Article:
I have the following routine divided into 3 steps:

1)

```
p = dict()
P= Permutations(3)
for i in (1 .. 3):
for u in (1 .. 3):
p[i, u] = [1 if P[m][i-1] == u else 0 for m in (0 .. 5)]
```

2)

```
for i in (1 .. 3):
for u in (1 .. 3):
for j in (1..3):
for v in (1..3):
if i != j and u != v:
p[i,j, u,v] = [1 if P[m][i-1] == u and P[m][j-1] == v else 0 for m in (0 .. 5)]
```

3)

```
A1 = matrix([p[i,j] for i in (1..3) for j in (1..3)])
A2 = matrix([p[i,j,u,v] for i in (1..3) for j in (1..3) for u in (1..3) for v in (1..3)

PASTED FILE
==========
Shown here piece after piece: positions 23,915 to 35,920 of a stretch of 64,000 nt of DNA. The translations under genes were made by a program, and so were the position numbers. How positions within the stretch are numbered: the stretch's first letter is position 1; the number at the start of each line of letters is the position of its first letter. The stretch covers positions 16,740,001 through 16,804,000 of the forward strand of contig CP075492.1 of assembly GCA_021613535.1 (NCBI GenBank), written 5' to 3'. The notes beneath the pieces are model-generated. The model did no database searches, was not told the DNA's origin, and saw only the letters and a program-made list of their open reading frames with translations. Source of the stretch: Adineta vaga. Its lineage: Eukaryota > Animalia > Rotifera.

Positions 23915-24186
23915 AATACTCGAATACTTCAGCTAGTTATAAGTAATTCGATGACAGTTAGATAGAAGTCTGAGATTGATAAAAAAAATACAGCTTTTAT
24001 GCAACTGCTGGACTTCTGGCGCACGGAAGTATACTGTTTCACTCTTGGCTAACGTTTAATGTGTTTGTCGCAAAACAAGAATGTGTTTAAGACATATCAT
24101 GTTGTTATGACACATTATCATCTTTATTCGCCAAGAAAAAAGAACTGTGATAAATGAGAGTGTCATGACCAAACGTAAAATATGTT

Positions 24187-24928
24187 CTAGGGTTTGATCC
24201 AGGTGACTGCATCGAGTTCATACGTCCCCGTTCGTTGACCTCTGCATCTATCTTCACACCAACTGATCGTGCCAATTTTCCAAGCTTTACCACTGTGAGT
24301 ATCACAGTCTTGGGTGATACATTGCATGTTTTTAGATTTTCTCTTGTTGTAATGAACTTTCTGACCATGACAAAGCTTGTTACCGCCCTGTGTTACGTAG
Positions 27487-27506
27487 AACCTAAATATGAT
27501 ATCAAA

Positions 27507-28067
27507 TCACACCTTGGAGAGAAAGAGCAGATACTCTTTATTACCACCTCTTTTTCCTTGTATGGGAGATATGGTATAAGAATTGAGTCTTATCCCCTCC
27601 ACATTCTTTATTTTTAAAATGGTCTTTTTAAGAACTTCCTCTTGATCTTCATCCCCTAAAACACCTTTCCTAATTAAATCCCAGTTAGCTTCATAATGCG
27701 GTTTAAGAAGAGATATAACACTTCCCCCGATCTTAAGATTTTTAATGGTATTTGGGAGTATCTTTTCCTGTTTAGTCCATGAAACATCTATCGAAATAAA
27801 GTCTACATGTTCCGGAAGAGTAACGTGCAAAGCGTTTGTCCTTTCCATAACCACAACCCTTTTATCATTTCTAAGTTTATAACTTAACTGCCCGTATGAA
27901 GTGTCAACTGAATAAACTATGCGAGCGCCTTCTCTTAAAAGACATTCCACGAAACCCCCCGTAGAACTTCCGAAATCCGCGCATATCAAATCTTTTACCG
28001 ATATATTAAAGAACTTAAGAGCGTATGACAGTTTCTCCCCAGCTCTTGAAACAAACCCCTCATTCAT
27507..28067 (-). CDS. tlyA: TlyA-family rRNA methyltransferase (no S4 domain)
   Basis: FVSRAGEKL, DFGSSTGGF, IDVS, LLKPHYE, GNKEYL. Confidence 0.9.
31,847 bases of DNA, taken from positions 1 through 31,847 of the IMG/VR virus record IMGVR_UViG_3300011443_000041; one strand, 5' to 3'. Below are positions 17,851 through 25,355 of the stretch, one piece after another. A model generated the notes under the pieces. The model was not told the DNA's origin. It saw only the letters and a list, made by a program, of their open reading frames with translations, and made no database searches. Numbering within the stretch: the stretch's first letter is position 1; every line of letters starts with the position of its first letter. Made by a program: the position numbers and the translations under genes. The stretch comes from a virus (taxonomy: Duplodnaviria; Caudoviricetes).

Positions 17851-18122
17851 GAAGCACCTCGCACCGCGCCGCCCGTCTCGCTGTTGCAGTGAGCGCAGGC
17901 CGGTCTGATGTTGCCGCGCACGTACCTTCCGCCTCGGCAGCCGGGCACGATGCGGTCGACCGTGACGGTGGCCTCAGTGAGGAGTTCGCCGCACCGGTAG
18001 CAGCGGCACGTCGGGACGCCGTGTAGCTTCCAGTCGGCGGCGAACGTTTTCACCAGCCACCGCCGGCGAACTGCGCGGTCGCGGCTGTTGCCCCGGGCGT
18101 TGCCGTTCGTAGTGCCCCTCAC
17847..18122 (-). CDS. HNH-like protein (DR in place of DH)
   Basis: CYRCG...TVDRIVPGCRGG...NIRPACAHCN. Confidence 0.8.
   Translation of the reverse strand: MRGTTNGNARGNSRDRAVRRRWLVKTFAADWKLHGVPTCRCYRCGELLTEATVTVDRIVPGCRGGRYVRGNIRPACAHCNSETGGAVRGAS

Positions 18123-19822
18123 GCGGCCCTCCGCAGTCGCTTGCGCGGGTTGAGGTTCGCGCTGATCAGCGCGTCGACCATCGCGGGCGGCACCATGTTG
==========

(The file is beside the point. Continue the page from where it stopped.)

if i != j and u != v])
C1 = A1.stack(A2)
E1 = A1.right_kernel()
E2 = C.right_kernel()
d1 = E1.dimension()
d2 = E2.dimension()
```

I'm interested in dimensions d1 and d2. If you go to permutation of 4, I will need to adjust all '**for**' to (1..4)
and one more step similar to step 2 to construct one more matrix like

```
A3 = matrix([p[i,j,k, u,v,w] for i in (1..4) for j in (1..4) for u in (1..4) for v in (1..4) for k in (1..4) for w in (1..4) if i != j and i != k and j != k and u != v and u != w and v != w])
```

And also

```
C2 = C1.stack(A3)
E3 = C2.right_kernel()
d3 = E3.dimension()
```

So... I was wondering if there is some "easy" way to put this code in some kind of "generic" program. I mean, I could repeat the whole idea for permutations of 4 or 5 and so on, but it is not very practical. Any suggestions would be great.